Research for IM

Arewestilldoingphrasing?

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    Does it matter what field your research is in for IM? Like lets say you published in some ortho journals, would that hurt you when applying to highly academic programs that it wasn’t IM related? Or will they see it as a positive you are interested in academics and are capable of producing deliverables?
     

    IMreshopeful

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      Does it matter what field your research is in for IM? Like lets say you published in some ortho journals, would that hurt you when applying to highly academic programs that it wasn’t IM related? Or will they see it as a positive you are interested in academics and are capable of producing deliverables?

      I’m about six years removed from the current application process but in my opinion any research is considered pretty good as a medical student. I’m assuming you did ortho research with the intent to do ortho as a career and then switched to IM when you realized you liked it - in which case I think PDs should be cognizant about the fact that it is okay and normal to change your mind in medical school.

      I would at least try to get involved with some sort of IM project and try to get some sort of productivity out of it, and have a good answer when interviewers bring up your ortho research. I can’t imagine having the research would hurt at all.
       

      Elixir6

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        Does it matter what field your research is in for IM? Like lets say you published in some ortho journals, would that hurt you when applying to highly academic programs that it wasn’t IM related? Or will they see it as a positive you are interested in academics and are capable of producing deliverables?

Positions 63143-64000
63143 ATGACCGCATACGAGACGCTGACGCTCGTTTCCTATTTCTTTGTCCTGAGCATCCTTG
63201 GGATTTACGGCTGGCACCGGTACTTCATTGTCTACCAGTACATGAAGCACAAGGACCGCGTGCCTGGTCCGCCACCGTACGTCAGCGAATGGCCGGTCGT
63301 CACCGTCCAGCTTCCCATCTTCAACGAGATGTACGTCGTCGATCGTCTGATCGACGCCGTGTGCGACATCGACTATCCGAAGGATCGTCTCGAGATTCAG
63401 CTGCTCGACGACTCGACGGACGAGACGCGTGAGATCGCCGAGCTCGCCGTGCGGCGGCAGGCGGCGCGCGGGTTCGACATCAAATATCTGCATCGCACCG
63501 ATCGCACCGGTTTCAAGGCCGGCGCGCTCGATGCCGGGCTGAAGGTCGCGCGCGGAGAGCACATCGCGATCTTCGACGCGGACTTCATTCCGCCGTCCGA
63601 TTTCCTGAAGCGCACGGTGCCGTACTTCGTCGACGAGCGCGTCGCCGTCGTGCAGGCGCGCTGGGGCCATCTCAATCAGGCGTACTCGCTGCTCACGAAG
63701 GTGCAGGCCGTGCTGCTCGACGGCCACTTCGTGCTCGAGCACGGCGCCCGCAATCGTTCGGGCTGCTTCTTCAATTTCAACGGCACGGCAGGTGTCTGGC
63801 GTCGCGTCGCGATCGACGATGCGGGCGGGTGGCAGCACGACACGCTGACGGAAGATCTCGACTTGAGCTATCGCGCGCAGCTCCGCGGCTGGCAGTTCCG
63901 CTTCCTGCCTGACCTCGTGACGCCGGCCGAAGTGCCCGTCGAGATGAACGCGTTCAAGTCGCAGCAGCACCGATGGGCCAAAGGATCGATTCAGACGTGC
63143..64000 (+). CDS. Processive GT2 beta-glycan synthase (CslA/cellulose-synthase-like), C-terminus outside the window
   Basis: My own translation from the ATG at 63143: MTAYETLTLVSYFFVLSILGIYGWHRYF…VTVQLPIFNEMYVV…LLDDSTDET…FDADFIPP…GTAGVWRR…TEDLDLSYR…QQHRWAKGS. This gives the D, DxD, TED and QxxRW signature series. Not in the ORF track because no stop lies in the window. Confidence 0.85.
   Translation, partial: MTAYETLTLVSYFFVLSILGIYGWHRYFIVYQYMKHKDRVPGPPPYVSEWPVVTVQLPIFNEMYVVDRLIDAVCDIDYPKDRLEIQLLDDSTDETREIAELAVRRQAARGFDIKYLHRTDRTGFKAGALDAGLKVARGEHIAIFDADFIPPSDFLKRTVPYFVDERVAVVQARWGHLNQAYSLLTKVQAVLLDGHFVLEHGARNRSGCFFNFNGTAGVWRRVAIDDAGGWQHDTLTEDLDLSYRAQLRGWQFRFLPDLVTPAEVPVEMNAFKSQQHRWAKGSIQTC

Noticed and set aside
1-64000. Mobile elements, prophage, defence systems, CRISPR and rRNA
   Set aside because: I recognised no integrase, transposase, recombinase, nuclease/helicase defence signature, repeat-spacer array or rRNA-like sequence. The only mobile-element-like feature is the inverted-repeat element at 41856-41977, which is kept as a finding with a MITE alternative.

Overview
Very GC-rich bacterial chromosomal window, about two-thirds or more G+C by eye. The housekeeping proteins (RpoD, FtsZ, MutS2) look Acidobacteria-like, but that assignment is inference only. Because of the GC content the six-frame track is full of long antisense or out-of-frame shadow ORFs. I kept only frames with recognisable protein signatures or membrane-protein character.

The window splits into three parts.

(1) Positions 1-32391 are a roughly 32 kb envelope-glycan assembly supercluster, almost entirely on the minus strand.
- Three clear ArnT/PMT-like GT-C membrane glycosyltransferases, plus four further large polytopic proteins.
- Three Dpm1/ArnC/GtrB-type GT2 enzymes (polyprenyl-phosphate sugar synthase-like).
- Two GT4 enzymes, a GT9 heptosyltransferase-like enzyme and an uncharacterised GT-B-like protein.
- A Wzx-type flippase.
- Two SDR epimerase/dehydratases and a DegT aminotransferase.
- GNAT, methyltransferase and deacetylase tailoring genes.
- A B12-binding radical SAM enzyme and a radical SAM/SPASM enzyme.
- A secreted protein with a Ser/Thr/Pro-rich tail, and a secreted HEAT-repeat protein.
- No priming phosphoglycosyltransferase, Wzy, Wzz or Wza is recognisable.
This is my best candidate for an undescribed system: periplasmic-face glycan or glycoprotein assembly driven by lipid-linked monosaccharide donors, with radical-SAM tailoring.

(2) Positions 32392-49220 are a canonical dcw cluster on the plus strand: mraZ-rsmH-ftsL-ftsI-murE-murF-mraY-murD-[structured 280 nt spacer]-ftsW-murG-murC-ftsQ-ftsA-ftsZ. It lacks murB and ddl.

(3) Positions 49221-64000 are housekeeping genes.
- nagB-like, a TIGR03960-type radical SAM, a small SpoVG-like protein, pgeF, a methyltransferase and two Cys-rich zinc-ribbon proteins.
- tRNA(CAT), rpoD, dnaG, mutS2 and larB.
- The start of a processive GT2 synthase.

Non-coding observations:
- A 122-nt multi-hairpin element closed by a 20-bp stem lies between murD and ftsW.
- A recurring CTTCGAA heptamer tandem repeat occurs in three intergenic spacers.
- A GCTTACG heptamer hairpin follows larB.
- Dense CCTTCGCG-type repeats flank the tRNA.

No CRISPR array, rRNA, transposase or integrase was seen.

Any research, especially anything published (original research > review paper > case > poster > abstract ) is great. At your stage demonstrating knowing the process of research through to publication is more important than the actual topic of research really. Published research can only help you.
         
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        Arewestilldoingphrasing?

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          I’m about six years removed from the current application process but in my opinion any research is considered pretty good as a medical student. I’m assuming you did ortho research with the intent to do ortho as a career and then switched to IM when you realized you liked it - in which case I think PDs should be cognizant about the fact that it is okay and normal to change your mind in medical school.

          I would at least try to get involved with some sort of IM project and try to get some sort of productivity out of it, and have a good answer when interviewers bring up your ortho research. I can’t imagine having the research would hurt at all.
          Does this hold true when applying to highly academic IM programs? (i.e. Penn, Columbia, WashU)
           

          IMreshopeful

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            Does this hold true when applying to highly academic IM programs? (i.e. Penn, Columbia, WashU)

            I think main things are still step scores, grades, letter of rec, AOA. Med school rank factors in there somewhere.

            I have no concrete answer for you. If you publish stuff and get involved in research it will look better than not doing anything.
             
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